We continue with our tour of Cannon Hall with a look around the servants' quarters
and the gardens.
One of the butler's rooms in the servants' quarters.
Across from the butler's pantry was a window where the butler or the house keeper
could look down on the work going on in the kitchen. This has been set up
as it would have been in the Victorian period and used for
educational purposes by local schoolchildren.
The walls have been painted blue to demonstrate the idea that putting a blue bag
(used in the laundry) into the white paint would repel flies and also give a sense of coolness in the kitchen.
Next to the kitchen is the pantry room and the laundry room.
You could imagine an elderly member of the Spencer-Stanhopes
steering this Bath chair around in the grounds pushed from behind
The entrance to the Walled Garden
the Kitchen Garden
Pear trees have been growing in the Walled Garden
for many years. Some growing up the high walls are decades old and its
an important collection. There are over 40 varieties and every year,
this year on the 18th of this month, Cannon Hall holds a Pear Day
when the pears are harvested.
Activities include tastings and pear inspired refreshments.
There are two old greenhouses and a more modern construction (on the left).
A Muscat grape brought back as a pip by John Spencer-Stanhope
from one of his Grand Tours was grown in the one on the right
and peaches are grown in one end of this glasshouse which has been
rebuilt over time (date c. end of the 19th century).
Another glasshouse on the north side of the Walled Garden needs to be restored. Once fruits such as figs, vines, nectarines and apricots were grown there against the hot-wall heated by a boiler as well as flowers for use in the house.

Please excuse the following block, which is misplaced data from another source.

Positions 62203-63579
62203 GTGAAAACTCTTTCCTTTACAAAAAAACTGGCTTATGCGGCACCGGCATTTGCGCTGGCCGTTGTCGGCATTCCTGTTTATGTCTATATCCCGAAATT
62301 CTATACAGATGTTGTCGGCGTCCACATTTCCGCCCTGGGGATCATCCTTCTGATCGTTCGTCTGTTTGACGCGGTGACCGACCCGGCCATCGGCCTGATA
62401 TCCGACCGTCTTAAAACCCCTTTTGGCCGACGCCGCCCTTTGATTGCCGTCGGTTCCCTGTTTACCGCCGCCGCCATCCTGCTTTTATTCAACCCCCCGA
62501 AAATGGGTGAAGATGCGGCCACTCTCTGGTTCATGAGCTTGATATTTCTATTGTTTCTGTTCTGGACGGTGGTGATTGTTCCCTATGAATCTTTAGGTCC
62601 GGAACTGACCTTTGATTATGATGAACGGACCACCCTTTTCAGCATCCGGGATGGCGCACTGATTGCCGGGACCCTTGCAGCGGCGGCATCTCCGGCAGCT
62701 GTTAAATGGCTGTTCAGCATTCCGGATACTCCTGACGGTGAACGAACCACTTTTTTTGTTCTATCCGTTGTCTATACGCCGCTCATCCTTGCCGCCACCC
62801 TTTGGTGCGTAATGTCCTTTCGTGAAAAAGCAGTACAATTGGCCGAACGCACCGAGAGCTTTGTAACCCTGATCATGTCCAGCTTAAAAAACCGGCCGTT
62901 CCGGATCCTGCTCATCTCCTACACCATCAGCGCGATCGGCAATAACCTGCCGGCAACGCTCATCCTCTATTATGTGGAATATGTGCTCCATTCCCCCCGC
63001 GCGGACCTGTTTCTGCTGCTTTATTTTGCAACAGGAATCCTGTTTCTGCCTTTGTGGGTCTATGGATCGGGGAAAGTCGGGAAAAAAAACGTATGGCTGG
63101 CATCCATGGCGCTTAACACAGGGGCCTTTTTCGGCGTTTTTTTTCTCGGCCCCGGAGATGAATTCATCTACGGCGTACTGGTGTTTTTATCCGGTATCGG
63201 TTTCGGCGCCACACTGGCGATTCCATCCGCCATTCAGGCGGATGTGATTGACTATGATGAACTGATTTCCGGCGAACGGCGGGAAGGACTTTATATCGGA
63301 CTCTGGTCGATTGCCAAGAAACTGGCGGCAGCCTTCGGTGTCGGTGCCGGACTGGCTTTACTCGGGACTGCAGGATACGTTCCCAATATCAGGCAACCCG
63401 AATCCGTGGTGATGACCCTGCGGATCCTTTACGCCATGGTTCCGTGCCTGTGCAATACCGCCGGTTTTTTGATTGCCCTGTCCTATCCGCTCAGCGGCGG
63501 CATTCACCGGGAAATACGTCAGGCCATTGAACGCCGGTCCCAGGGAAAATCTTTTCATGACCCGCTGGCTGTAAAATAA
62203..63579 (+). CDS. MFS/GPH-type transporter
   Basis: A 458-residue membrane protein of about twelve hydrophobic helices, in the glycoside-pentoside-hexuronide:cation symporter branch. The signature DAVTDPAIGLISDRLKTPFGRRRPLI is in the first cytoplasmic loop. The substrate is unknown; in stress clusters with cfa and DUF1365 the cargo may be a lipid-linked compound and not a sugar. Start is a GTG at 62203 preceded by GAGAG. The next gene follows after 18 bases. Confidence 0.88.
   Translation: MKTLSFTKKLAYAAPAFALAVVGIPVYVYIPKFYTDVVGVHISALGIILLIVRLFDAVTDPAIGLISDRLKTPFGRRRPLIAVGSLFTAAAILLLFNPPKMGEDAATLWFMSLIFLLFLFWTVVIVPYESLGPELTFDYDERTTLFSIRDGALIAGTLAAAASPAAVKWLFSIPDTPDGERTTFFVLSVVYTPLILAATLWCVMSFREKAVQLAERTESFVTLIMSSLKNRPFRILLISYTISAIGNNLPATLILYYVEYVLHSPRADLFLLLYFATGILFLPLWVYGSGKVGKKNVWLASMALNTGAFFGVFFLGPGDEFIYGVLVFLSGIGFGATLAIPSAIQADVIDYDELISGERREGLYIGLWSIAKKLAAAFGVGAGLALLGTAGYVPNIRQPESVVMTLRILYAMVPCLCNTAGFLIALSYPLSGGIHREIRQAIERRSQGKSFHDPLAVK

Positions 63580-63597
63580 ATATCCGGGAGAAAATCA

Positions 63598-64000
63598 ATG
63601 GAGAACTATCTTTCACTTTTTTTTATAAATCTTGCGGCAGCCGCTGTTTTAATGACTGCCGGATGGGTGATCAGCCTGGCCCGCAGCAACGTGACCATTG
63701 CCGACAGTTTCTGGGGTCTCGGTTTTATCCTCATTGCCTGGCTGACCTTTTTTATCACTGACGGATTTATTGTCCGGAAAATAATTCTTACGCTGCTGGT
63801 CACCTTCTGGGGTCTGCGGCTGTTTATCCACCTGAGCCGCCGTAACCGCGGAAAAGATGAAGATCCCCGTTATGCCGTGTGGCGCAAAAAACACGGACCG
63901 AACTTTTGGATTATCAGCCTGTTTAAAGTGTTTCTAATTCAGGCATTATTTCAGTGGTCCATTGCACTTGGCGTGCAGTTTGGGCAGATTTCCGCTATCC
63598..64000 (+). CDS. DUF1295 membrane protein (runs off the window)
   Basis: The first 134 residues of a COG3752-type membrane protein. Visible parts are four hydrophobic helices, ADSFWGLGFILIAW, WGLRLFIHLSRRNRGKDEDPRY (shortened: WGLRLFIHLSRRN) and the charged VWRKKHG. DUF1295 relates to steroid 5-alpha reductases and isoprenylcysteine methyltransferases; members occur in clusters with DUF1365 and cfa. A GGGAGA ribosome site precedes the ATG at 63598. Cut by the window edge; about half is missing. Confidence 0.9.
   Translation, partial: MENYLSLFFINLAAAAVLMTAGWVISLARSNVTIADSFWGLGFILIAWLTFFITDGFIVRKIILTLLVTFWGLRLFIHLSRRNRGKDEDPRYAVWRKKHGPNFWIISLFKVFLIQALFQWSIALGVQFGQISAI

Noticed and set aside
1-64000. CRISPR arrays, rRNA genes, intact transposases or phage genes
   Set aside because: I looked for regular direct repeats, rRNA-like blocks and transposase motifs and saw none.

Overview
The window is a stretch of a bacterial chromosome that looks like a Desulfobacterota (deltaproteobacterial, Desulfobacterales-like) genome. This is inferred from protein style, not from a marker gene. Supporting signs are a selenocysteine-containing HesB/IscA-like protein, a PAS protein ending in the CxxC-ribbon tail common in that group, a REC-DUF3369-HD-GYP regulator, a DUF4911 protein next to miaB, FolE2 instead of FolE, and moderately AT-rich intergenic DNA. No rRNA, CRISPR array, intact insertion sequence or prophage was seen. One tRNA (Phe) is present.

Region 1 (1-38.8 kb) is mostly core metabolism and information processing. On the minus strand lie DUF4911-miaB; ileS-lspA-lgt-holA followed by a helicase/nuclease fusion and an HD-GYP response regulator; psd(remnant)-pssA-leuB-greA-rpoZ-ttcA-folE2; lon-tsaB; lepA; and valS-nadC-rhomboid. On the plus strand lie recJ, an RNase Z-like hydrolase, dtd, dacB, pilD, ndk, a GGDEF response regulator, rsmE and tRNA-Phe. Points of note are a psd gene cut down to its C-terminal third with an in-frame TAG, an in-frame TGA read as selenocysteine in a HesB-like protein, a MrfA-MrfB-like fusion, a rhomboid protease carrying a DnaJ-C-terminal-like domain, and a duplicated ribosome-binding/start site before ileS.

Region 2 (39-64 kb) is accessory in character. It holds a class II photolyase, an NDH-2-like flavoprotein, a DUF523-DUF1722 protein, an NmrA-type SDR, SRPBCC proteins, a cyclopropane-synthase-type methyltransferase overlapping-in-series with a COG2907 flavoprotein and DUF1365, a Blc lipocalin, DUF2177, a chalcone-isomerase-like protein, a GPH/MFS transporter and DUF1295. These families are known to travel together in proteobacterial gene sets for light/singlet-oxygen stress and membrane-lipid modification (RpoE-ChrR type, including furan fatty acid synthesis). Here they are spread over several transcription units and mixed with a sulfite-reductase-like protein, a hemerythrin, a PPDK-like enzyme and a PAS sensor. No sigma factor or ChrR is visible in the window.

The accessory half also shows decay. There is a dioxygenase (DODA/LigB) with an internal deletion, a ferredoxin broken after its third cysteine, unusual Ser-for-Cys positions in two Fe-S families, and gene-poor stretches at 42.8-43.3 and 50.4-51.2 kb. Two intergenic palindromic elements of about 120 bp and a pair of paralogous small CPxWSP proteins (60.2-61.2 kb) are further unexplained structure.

Wandering along a path surrounded by magnificent mature trees a visitor comes across a wild area and a pond. Cecily, the daughter of Sir Walter Spencer-Stanhope was involved in the 1870s in the design of this area called Fairy Land. Placed amongst the vegetation are arches and pillars built from material taken from demolished buildings. It was fashionable at the time to create these naturalistic areas in contrast to the more formal gardens and in the case of Fairy Land vistas of the parkland can be viewed through the stone arches.
At an earlier period John Spencer, who inherited the house and land, had the vision and finances to employ a landscape gardener, Richard Woods and a gardener, Thomas Peach, in order to create something grander than what had been there previously. Inspired by the great landscape designer, Capability Brown, the estate was transformed. Lakes, bridges, cascades were built, hundreds of trees including a lime tree avenue were planted in the parkland. Apparently Capability Brown visited and approved of the result. As we stayed near to the house we didn't see everything in these extensive grounds. Hopefully there'll be an opportunity to return.
I hope you enjoyed the tour!
Looking forward to reading your blog posts soon,
catching up with your news and in the meantime wishing you a good week,